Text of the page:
Bruce Geller (October 13, 1930–May 21, 1978) was an American composer, screenwriter, and television producer.
Born in New York City, New York, Geller graduated from Yale University. He pursued a career writing scripts for shows on the DuMont Television Network and others. He also wrote lyrics for musical theatre productions including "Livin' the Life " (1957) and "All in Love" (1961) but his efforts met with only modest success. Geller left New York for Hollywood, where he was employed writing scripts for episodes of several television series, including Zane Grey Theater, Have Gun, Will Travel, and The Rifleman. He also worked as the co-executive producer of the Rawhide series for the 1964–65 television season.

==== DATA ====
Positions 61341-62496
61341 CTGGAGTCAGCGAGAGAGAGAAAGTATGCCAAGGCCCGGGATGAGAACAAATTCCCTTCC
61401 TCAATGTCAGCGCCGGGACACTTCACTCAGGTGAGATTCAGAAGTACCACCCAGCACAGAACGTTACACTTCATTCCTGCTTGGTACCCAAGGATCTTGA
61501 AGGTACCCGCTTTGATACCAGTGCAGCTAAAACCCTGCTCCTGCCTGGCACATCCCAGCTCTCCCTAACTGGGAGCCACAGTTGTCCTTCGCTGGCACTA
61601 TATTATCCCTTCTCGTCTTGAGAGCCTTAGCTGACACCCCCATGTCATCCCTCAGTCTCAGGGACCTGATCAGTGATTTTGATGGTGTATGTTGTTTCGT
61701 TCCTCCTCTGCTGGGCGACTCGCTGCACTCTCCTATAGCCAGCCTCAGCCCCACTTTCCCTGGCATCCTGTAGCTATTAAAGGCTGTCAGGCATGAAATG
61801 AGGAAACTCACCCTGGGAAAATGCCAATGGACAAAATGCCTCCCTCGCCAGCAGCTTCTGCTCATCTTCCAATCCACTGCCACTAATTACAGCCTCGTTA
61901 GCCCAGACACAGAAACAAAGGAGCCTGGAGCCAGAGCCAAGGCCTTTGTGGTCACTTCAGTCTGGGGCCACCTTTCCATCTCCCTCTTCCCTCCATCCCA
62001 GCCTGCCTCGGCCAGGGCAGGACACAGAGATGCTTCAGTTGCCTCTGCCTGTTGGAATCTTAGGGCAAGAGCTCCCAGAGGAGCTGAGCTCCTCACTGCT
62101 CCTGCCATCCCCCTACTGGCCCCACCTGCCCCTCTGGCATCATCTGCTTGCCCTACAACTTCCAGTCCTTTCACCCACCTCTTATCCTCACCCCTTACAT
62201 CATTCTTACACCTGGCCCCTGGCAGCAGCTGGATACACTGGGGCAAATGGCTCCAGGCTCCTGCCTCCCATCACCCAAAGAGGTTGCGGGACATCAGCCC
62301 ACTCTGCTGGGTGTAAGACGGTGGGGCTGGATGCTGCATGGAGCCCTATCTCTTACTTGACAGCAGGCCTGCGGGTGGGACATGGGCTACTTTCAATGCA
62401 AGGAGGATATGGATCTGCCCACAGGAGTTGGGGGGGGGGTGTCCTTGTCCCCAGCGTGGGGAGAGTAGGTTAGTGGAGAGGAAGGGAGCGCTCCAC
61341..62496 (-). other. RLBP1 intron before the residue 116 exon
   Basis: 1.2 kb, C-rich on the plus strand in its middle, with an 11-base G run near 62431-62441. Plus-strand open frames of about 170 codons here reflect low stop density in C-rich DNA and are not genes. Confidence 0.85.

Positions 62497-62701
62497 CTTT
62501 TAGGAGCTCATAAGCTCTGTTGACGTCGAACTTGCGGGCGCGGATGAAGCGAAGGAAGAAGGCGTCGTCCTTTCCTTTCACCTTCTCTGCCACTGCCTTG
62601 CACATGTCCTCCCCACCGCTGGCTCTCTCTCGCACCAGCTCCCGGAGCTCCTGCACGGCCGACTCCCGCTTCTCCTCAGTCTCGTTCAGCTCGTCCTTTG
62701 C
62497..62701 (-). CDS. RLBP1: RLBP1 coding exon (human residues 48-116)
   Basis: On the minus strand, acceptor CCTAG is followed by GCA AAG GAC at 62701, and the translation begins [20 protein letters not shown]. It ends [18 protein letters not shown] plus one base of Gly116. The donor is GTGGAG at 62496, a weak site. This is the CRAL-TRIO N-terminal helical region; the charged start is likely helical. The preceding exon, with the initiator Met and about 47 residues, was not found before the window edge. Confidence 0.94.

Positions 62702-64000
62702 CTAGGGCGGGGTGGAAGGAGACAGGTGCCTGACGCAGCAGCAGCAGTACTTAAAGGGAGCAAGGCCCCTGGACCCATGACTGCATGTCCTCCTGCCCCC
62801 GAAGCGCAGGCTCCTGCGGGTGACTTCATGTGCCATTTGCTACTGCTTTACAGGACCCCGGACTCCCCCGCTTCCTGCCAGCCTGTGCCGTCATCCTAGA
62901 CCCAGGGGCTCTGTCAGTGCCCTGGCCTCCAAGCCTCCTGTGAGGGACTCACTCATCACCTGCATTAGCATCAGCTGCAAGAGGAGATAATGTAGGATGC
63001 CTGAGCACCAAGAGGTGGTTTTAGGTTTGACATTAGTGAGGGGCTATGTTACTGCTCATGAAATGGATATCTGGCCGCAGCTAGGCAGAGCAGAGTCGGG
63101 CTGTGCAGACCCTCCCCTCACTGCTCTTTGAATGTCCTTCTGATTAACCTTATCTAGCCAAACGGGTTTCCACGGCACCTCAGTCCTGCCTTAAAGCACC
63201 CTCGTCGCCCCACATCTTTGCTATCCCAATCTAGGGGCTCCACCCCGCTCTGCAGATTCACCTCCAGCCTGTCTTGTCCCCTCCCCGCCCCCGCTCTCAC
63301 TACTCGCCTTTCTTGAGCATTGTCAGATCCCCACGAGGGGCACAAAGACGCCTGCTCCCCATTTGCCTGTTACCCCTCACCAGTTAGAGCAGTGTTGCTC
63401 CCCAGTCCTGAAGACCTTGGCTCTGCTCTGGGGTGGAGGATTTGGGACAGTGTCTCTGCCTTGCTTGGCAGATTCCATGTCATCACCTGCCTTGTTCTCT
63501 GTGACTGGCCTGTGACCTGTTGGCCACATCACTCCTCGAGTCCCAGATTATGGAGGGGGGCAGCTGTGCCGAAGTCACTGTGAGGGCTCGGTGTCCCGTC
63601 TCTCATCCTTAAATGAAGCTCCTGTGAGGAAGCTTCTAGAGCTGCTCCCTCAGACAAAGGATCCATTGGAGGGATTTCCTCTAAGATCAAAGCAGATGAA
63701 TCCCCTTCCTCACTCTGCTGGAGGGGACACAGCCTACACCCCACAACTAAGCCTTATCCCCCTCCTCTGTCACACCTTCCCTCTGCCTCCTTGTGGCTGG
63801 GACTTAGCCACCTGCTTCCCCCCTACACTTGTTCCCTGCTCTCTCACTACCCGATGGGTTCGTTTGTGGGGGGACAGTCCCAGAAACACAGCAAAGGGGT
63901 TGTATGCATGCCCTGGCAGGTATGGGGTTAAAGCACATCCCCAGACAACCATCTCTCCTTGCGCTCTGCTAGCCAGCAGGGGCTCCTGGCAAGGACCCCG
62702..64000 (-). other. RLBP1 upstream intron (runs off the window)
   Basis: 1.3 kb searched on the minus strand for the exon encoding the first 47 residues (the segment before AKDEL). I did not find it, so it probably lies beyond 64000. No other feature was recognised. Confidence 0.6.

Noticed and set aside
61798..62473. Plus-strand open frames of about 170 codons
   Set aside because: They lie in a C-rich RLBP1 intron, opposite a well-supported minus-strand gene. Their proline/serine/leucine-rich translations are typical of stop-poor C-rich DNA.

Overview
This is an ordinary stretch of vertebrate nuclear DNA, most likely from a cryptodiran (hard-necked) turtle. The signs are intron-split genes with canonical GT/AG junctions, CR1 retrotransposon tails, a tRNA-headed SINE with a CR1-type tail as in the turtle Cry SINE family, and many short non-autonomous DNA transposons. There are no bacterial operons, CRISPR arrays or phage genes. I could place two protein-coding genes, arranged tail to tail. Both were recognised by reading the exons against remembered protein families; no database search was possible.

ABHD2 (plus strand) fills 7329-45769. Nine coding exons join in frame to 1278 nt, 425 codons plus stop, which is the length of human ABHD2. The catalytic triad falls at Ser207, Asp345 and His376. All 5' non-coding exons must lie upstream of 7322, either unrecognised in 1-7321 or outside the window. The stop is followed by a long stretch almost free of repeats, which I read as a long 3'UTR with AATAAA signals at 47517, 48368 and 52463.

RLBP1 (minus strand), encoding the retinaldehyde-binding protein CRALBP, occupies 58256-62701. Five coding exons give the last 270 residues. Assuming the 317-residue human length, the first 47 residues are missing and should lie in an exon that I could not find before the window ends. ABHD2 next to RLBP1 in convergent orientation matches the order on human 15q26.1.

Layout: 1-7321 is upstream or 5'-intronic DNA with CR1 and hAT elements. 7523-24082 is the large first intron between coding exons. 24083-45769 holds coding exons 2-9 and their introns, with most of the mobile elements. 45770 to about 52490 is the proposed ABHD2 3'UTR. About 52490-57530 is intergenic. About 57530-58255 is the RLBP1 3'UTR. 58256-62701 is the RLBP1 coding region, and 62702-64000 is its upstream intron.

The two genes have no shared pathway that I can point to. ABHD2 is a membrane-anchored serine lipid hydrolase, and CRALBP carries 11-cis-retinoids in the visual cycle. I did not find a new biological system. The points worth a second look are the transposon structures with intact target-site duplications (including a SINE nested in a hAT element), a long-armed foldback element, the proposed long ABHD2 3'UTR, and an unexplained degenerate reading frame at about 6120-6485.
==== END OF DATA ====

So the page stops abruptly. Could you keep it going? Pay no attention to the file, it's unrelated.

In 1966, Geller wrote, created, and produced the television series Mission: Impossible, the accomplishment for which he is best remembered. The show ran on CBS from 1966 to 1973 and earned him an Emmy Award in 1966 as the show's producer plus another for "Outstanding Writing Achievement in Drama." Geller also wrote and produced for the popular Mannix series which was twice nominated for an Emmy Award. In 1973 he made his one and only venture into feature films, directing and producing Harry in Your Pocket starring James Coburn and Walter Pidgeon.
A flying enthusiast, Bruce Geller died when the Cessna 337D Skymaster he was piloting ran into difficulty in foggy conditions and crashed into Buena Vista Canyon near Santa Barbara, California. He is interred in Mount Sinai Memorial Park Cemetery in Los Angeles.
Gellar was good friends with William Goldman.